If U.S. Representatives won’t protect their own right to carry a firearm, do you think they’ll protect yours?
The importance of the right to preserve one’s own life was on full display Jan. 6 in Washington, D.C. During a protest by thousands of Americans who came from all over the country, several hundred rioters went into the Capitol building.
They broke windows, fought with police, and while one seems to have stolen the House lectern, another got high in the Capitol Rotunda. A Capitol police officer later died from undisclosed causes after the fracas, while an unarmed woman was killed by a Capitol security officer who shot her through a door.
Three other protestors were killed in the fray.
Many members of Congress and their staff were stuck in the Capitol until early the next morning. Fortunately, none were injured or killed.
But what if they had faced a more organized incursion with lethal intent?
If the job of the Capitol police was to maintain order, they failed miserably, despite the hundreds of millions spent on Capitol security and a strict gun-free zone for the general public.
Historically, most members of Congress don’t have the gumption to speak up for Second Amendment rights.
But what about their own safety? Don’t they want to protect themselves?
That is actually a trick question. They mostly rely on several layers of law enforcement.
In the Capitol, there is a Capitol Complex police force, DC police, and members in leadership even have a 24/7 security detail.
But this level of protection is unachievable for most Americans. Carrying a firearm is an afterthought to many members of Congress. If they are protected by armed guards, taking on the responsibility for personal protection moves much further down the “to-do” list.
Enter Republican Representative Lauren Boebert of Colorado and the Freshman class of the 117th Congress. Many of these incoming Members place a high value on the right to bear arms and want to be responsible for their own protection – like most Americans.
Congresswoman Boebert has set a very high bar for the incoming class of legislators. Even before being sworn in as a Member of Congress on January 3, 2020, Boebert led 82 Members of the former and incoming class of Congressmen to sign a letter supporting their right to carry a firearm in the Capitol building.
In the letter, Congresswoman Boebert reminded Speaker Pelosi that, “Members of Congress are allowed to carry firearms within the U.S. Capitol Complex.” The laws and regulations that permit this, “have helped protect Members for more than 50 years.”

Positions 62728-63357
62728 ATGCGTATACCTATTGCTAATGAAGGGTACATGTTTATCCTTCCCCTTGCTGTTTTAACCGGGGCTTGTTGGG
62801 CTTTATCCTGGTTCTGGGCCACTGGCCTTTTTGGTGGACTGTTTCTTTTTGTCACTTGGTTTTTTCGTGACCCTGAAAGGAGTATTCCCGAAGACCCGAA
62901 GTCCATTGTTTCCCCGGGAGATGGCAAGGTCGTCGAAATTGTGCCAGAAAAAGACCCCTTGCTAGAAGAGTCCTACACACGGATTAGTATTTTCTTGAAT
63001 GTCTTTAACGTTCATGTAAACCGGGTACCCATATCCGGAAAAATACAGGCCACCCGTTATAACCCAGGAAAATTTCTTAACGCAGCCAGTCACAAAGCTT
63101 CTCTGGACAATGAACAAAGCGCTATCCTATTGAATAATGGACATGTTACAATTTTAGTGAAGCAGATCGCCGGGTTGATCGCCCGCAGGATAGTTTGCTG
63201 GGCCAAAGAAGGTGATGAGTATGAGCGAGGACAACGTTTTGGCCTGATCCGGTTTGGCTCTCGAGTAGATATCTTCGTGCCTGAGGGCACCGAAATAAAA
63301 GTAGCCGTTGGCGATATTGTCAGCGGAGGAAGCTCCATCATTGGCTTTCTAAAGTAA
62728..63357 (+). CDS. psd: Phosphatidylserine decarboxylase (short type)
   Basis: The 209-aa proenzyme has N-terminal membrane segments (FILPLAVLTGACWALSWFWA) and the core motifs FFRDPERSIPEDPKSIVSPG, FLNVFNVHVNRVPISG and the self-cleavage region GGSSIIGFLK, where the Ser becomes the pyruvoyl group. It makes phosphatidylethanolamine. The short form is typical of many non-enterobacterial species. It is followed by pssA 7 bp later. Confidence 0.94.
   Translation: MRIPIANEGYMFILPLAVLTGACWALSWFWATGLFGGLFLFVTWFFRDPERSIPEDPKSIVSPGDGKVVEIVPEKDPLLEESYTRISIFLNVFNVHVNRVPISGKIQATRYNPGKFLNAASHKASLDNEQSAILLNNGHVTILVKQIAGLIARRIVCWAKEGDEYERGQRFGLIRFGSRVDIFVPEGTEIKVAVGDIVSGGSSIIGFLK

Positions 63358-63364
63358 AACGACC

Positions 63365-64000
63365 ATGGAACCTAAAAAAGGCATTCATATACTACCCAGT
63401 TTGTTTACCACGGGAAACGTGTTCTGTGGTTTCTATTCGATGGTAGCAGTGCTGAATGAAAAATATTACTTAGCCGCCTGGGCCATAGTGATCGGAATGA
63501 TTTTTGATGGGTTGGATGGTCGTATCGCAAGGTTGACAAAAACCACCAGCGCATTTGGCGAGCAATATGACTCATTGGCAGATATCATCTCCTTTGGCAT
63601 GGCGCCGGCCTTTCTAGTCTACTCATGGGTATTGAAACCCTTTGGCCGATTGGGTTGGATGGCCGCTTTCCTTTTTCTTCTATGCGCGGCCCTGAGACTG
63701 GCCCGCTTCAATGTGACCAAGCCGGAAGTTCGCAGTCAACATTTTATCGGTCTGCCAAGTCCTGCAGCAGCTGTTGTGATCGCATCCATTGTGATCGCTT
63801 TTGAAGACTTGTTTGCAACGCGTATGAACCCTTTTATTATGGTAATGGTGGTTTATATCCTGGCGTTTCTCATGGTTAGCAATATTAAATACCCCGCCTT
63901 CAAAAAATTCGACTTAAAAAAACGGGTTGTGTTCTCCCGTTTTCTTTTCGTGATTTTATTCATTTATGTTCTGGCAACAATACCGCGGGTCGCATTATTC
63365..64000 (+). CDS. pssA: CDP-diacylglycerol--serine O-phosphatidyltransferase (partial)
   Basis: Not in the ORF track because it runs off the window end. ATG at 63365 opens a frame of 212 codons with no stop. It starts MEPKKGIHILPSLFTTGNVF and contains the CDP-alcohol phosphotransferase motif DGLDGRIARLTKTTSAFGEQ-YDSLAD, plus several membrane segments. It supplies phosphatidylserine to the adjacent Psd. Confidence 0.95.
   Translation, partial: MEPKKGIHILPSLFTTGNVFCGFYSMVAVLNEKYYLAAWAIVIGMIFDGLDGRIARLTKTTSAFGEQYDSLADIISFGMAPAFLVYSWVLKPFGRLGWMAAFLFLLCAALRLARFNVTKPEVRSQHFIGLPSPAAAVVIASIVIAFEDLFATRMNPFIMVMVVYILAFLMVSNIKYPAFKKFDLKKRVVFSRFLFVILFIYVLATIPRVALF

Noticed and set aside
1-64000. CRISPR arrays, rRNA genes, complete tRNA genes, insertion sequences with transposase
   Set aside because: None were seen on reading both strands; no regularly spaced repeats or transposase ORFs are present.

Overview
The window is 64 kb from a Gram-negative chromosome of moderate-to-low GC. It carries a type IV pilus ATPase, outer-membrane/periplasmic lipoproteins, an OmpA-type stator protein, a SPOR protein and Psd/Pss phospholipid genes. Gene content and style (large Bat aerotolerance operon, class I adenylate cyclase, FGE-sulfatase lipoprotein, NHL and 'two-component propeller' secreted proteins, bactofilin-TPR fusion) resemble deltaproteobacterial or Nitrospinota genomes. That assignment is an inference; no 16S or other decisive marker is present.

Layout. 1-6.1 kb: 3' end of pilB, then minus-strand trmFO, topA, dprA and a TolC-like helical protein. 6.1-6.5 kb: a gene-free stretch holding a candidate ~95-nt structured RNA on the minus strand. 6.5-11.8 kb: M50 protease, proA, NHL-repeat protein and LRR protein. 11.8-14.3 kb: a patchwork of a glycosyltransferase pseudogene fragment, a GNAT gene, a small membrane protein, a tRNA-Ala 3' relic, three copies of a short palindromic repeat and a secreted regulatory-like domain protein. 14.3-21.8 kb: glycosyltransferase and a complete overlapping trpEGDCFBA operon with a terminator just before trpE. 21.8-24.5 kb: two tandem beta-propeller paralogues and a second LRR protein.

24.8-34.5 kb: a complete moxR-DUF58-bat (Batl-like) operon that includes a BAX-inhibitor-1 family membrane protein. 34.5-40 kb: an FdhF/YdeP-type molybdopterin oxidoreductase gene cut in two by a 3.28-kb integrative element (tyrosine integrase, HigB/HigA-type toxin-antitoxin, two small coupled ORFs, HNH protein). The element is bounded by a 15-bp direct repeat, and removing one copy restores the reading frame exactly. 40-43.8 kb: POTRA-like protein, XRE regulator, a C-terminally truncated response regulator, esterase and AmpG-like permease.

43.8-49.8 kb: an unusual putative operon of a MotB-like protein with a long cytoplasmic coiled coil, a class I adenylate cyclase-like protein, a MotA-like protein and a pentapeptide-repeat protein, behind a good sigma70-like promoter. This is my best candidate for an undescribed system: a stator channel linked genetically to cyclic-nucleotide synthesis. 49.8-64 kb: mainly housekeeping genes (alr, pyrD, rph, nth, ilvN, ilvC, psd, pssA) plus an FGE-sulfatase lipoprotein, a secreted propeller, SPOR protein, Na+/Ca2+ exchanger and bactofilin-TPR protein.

On the other side, 21 Democratic members of Congress recently sent a letter to Speaker Pelosi asking that she push for a change in the regulation that permits members to carry firearms in the Capitol complex. Despite there being no known danger from other Representatives, these lawmakers are deeply uncomfortable with their colleagues’ ability to defend themselves.
The letter sent by Congresswoman Boebert and her colleagues is well researched and full of important facts. Two pieces of the letter deserve special attention.
The letter mentions “the last mile” as critical to their personal protection. Essentially, the Capitol is the last mile of their commute to work. If they cannot carry there, then they cannot carry anywhere.
Washington, D.C. does have a concealed carry permitting system, though cumbersome and expensive. But if members cannot carry at work, then they effectively cannot carry anywhere.
As the letter points out, “Washington, D.C. has a violent crime problem and D.C.’s violent crime rate is 158% higher than the national average. In 2020 alone, there have been more than 180 homicides, more than 1,500 assaults with a deadly weapon, and more than 1,800 robberies.”
A second interesting point in the letter quotes directly from the law governing carrying firearms in the Capitol building. It states that “[Members] of Congress, or any employee of a Member of Congress” are exempted from the regulations that might otherwise restrict the general public from carrying firearms.
This means that both Members and their staff may carry firearms.
Why should the public care if members and their staff can carry firearms in the Capitol?
First, we should always be fighting for everyone’s right to protect themselves. Washington is a dangerous city. The Second Amendment and the universal principle of personal protection apply to all Americans. We should fortify the right wherever we can.
There is also something appealing about putting members on the record for how they feel about their own personal safety. It might be interesting to know which elected representatives take the issue seriously and which made it a low priority.
Third, we have all wondered why more isn’t done to undo the decades of dangerous gun control. Many candidates run on preserving the Second Amendment, yet very little is done once they get elected. This is a contradiction that needs to be exposed.
Finally, we circle back to where we started. If they don’t care about their own safety, they won’t care about yours.
This is going to be an interesting Congress. Maybe we can count on them picking a few more good fights on behalf of Americans without a security detail.
Philip Reboli is a former Senate staffer and the Director of Government Affairs at the Conservative Partnership Institute.
The views and opinions expressed in this commentary are those of the author and do not reflect the official position of the Daily Caller News Foundation.
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